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  • Creating a Joyful Literacy Plan at Home
  • Kyla Ryman
  • education
Creating a Joyful Literacy Plan at Home

As your child nears the beginning reading stage, there are some small but meaningful ways you can engage the world around them to help them along and inspire an enthusiasm for reading.

Creating a Joyful Literacy Plan at Home HGB

Play with Words
Research shows that children who can distinguish distinct sounds in words often find learning to read easier. There are many fun ways to play with words and rhyming that will help reaffirm this skill. While commuting, make up tongue twisters, find the first letter of your child's name in the signs around you, sing funny rhyming songs and change the words. The sillier the words, the more fun they will have and the more they will want to play.

Make up a Story to a Wordless Picture Book
Wordless picture books can be both beautiful and useful. "Reading the pictures" is a wonderful precursor to great comprehension skills later on. It confirms that the book tells a story no matter what form it comes in. It helps children develop their own story telling abilities—having a beginning, middle, and end, etc. Also, the story can develop and change every time you tell it. A few of our favorites are Maps, The Conductor (shown in above picture), Zoom, and Flotsam.

Make Your Own Books
In teacherese, we call this a Language Experience Activity. You are connecting a child's experience and natural language to written language. Let the child choose an experience they want to document, whether it be a walk in the woods, a trip to grandma's house, or just a normal day in their life, and then have them dictate or help write the story. You can use photographs or their drawings to illustrate the story, and you can bind the book easily by stapling or sewing it. Children love to read these homemade books over and over!

Another source of inspiration for a homemade book can be a fun research activity. Go leaf collecting and make a book of colors or types of leaves. Research which tree the leaf comes from, glue it in your book, label it, write the name of the tree. The child can keep adding to it with each new leaf and go back to it later as a reference.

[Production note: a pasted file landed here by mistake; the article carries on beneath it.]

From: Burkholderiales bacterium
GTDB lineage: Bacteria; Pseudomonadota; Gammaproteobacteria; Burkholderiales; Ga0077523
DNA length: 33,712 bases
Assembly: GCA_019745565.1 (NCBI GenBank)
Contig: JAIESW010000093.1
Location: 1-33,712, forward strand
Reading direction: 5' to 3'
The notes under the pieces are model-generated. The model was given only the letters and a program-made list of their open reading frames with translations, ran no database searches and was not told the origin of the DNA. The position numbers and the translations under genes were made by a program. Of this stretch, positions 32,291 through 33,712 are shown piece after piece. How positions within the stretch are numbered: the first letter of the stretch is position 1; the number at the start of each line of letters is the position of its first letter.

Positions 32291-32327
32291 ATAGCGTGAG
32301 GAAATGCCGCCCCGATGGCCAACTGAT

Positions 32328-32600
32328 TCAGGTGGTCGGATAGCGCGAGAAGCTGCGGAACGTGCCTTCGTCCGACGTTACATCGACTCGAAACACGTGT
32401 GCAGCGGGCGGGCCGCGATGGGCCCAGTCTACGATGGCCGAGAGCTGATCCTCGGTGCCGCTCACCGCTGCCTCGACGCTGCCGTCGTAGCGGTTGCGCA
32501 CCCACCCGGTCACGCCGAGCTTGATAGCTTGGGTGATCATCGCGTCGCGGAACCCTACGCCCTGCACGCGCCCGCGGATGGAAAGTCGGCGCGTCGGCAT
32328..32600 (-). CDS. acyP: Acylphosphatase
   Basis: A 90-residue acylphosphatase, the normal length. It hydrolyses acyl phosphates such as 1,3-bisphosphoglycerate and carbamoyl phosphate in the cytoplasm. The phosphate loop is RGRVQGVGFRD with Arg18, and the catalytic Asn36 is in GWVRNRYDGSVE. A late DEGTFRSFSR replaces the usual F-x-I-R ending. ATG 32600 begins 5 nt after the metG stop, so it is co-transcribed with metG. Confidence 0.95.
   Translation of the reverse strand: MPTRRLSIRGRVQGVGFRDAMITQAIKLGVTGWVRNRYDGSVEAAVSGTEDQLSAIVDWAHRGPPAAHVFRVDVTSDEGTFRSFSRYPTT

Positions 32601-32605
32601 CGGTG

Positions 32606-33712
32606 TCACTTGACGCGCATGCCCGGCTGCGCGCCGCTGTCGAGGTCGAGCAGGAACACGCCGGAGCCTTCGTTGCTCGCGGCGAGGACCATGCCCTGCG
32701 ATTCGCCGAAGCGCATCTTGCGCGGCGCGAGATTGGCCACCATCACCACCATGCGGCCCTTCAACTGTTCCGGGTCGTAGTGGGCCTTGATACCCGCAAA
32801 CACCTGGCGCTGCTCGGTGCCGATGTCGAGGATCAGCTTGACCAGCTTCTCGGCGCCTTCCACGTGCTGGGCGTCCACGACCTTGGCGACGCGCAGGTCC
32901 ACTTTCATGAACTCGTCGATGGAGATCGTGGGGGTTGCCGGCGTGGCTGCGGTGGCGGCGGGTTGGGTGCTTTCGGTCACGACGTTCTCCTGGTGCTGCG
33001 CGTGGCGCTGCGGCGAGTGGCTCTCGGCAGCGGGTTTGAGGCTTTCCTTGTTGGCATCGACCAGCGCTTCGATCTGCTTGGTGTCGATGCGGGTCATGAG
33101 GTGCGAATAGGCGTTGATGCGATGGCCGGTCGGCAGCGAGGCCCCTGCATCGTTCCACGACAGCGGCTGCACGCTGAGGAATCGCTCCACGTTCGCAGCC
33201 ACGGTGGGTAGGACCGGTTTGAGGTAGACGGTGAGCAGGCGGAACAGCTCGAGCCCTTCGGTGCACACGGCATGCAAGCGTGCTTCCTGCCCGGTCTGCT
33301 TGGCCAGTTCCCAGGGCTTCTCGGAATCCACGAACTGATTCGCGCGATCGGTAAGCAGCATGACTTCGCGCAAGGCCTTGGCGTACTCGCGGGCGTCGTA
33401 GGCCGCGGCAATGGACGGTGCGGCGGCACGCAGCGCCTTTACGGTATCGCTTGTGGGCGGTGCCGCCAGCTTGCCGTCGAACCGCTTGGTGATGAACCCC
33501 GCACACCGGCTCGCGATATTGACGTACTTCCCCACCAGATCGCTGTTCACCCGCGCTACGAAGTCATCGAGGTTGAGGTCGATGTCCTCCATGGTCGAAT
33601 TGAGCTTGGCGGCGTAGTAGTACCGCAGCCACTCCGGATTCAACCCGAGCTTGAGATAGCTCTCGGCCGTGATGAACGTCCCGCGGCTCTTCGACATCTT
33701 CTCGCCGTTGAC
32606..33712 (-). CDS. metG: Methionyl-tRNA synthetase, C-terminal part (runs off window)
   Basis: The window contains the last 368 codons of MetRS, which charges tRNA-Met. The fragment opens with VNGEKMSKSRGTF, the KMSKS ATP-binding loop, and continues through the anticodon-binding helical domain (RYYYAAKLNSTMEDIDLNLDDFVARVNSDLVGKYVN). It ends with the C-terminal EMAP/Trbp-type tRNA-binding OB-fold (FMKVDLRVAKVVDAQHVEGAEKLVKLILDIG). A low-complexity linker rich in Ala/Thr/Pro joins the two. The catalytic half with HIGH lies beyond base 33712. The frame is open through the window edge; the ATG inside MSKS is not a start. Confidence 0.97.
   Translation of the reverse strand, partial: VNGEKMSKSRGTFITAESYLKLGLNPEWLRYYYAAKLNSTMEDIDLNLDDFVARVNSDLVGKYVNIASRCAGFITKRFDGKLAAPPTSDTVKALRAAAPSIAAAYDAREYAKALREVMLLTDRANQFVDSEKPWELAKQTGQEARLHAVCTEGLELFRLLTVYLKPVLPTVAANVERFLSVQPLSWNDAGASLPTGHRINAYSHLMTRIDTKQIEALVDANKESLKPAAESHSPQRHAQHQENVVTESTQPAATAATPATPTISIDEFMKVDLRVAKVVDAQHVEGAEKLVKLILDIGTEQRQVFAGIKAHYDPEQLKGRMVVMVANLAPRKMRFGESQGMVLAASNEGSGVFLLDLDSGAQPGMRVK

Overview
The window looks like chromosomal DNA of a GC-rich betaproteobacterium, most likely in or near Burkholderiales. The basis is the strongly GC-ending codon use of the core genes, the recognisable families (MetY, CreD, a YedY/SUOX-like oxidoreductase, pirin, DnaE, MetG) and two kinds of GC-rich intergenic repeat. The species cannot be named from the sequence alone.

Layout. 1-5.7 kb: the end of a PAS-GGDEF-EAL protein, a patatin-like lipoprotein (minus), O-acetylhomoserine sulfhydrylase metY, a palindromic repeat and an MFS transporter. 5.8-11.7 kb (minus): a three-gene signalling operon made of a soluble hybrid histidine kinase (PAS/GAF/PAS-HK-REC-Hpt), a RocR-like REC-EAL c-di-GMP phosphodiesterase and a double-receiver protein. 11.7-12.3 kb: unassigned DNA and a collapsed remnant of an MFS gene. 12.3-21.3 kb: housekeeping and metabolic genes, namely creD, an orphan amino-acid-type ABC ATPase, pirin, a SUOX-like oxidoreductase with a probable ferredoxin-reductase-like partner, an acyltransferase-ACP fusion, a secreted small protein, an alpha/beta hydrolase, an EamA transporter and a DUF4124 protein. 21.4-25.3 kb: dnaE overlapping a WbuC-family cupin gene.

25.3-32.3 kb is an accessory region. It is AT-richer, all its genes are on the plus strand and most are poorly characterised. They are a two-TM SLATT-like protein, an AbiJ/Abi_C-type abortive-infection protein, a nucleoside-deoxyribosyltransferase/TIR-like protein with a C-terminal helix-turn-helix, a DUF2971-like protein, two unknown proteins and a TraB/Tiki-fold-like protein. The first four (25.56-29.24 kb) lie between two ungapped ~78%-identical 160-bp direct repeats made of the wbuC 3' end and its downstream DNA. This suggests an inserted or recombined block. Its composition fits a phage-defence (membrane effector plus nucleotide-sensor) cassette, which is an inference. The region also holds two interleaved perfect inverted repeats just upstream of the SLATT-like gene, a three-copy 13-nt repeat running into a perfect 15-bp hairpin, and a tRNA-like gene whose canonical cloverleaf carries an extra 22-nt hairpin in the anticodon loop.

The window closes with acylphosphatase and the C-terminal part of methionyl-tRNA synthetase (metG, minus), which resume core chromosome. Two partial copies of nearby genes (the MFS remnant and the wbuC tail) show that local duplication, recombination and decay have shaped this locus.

You can read our blogs on Collaborative Book Making and Drawing With Scissors for more ideas and inspiration on making your own books.

Map Making
Your child's favorite book is a great jumping off place for map making. Create a map of their favorite place in a book, such as Pooh's Corner or Alice in Wonderland. Alternatively, create a map sourced only from your child's imagination. Take this opportunity to label important things on the map (roads, bodies of water, buried treasure) or create secret symbols that can be decoded by the map reader. You can make it look old by burning some holes in it and soaking it in tea for several hours. Hide it! Find it! Have an adventure!

Play with Letters in a Child's Name
A great way to begin learning letters is to use the letters in your child's name. Partnering letter making with sensory (tactile, oral, visual) activities will engage your child and help reaffirm the association between the letters and their sounds and meanings. Have your child trace letters in finger paint, sand, or shaving cream, or make letters out of sandpaper, clay, or their own bodies. Play sound games with the first letter of their name and find words that begin (bang, banana, bop) or end (cab, fib, tub) with this letter. Pick out a word on a sign or in a book and have them find the first letter of their name in that word. Mix up the letters in a familiar word, like their name, and have them put the letters in the correct order. This shows them that the order of the letters in words is important.